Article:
Submitted by : Adrian Comeau
Grade level This game may be appropriate for all grades (simplification may be necessary for grades 1-8)
Relation to Social Studies curriculum
Grade 7 & 8 GCO Students will be expected to demonstrate an understanding of culture, diversity and world view, recognizing the similarities and differences reflected in various personal, cultural, racial and ethnic perspectives.
Grade 9 GCO
Grade 9 Key-Stage Curriculum Outcomes
Time needed approximately 60 minutes
Procedure, Part A
To begin, this activity needs 6 active participants. Everyone in the class is told that the first volunteer will look at a picture for one-and-a-half minutes while the others are out of the room. The picture will then be put away and the second volunteer will be invited into the room. The first volunteer will describe the picture to the second with as much detail as possible. After the first volunteer has completed their description, he/she will sit down and draw the picture from the description they had received. Meanwhile, the third volunteer will come in and listen to the description from the second one. This process will continue until the sixth person has heard the description and drawn a version of the picture. The teacher should emphasize that no questions are to be asked and that the class should be completely silent throughout. Now, the volunteers are given an opportunity to reconsider their participation. If necessary, new volunteers will be chosen.
Each volunteer puts on a badge designating number 1,2,3,4,5 or 6. The volunteers stay out of the classroom during the next step of the procedure. A suggestion would be to have those students spend time supervised in the gymnasium or library.
While the volunteers are absent, the other class members look at the picture and spend a few minutes agreeing upon a list of items in it. They write these in the left-hand column of their own copy of the checklist. It is explained that, as each volunteer describes the picture, class members are to enter a tick () if an item is accurately recalled, a minus (-) if an item is lost, a plus (+) if an item is added or embellished, and an (x) if the item is changed. A few spaces are left at the bottom of the left-hand column for continued recording of entirely new items.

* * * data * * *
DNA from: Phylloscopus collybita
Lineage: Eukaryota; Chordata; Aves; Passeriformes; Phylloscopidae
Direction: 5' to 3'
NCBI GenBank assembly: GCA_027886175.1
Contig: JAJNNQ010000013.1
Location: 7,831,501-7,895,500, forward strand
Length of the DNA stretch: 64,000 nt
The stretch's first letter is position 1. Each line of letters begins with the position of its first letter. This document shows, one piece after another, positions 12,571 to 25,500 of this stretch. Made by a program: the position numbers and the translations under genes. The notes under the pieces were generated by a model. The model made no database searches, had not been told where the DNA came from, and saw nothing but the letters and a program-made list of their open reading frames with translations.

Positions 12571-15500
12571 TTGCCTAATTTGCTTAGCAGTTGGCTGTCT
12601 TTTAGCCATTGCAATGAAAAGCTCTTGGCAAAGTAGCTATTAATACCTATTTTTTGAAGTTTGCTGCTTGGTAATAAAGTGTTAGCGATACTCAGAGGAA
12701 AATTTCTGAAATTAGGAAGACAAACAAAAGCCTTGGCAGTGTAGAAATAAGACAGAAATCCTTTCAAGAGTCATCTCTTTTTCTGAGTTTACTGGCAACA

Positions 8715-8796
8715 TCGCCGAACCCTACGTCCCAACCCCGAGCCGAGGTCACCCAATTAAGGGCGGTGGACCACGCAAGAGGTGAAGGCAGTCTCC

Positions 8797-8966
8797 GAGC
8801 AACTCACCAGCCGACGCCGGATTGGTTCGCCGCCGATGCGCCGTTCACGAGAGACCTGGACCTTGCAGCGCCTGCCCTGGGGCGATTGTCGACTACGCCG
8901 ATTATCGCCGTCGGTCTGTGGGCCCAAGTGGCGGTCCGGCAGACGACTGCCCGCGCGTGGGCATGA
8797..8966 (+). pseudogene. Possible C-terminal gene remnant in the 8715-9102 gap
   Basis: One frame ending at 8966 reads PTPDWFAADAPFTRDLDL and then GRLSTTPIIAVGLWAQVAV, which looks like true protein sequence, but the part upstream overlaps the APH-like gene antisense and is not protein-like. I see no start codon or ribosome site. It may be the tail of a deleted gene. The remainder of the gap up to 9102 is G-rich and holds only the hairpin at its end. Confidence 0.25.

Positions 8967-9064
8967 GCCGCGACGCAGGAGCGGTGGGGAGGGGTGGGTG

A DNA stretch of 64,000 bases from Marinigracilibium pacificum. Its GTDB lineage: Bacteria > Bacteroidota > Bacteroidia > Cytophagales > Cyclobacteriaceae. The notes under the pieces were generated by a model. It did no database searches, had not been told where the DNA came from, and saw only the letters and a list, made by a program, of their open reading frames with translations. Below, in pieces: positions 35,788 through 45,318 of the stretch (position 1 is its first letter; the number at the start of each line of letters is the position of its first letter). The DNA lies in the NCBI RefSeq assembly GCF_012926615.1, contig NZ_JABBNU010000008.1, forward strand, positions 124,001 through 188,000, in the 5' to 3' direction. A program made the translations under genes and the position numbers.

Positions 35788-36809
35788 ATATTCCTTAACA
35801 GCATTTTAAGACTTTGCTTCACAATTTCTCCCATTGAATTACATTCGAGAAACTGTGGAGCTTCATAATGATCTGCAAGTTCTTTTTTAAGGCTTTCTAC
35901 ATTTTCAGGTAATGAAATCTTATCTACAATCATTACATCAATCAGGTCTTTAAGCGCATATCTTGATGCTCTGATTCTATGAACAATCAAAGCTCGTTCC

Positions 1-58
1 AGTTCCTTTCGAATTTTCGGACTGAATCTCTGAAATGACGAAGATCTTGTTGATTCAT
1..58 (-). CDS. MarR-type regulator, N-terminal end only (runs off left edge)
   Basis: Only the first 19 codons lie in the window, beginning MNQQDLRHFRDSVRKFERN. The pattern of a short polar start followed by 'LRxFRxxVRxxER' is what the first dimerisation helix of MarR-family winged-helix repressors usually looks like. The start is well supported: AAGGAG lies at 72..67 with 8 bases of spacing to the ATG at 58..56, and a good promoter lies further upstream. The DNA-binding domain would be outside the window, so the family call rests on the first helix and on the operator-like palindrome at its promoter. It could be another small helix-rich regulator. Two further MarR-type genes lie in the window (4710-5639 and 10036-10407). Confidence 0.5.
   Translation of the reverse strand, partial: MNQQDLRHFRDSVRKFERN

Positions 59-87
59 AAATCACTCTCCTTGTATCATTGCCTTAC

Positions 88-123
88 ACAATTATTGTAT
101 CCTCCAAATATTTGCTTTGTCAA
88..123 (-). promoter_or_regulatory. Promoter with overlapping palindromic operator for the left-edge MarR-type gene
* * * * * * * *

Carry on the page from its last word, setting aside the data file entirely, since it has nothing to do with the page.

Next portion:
Volunteer #1 is then invited in to look over the picture for one-and-a-half minutes while the other five volunteers are out of the room.
Next, the picture is put away and Volunteer 2 is invited into the room. Volunteer 1 describes the picture to Volunteer 2 in as much detail as possible. As this is occurring, listening students fill in column 1 of their checklists. It may be useful to tape record this portion, if the volunteers agree. This would provide back-up evidence in the case of a disagreement.
After Volunteer 1 has finished the description, he/she sits down and draws the picture from memory. Meanwhile Volunteer 3 comes in and listens to a description from Volunteer 2. As this is occurring, listening students fill in column 2 of their checklists. It may be useful to have volunteer #1 work where he/she can not hear or see the rest of the class, if possible.
The process of having volunteers come in and hearing the description by the previous volunteer continues until Volunteer #6 has heard the description and drawn his/her own picture. The teacher could remind the class that the class is to remain quiet throughout, simply completing the checklist. While the 6th person is completing their drawing, the class could be divided into groups of 3or 4. They could possibly discuss their observations from throughout the activity and from their checklists. They could choose a person to present their findings in the upcoming debriefing session. The students could also be assigned the task to discuss and provide examples of how this could be related to social studies and real-life.
At the end of the activity, the original picture and the six pictures drawn by the volunteers are displayed, in sequence on the classroom wall.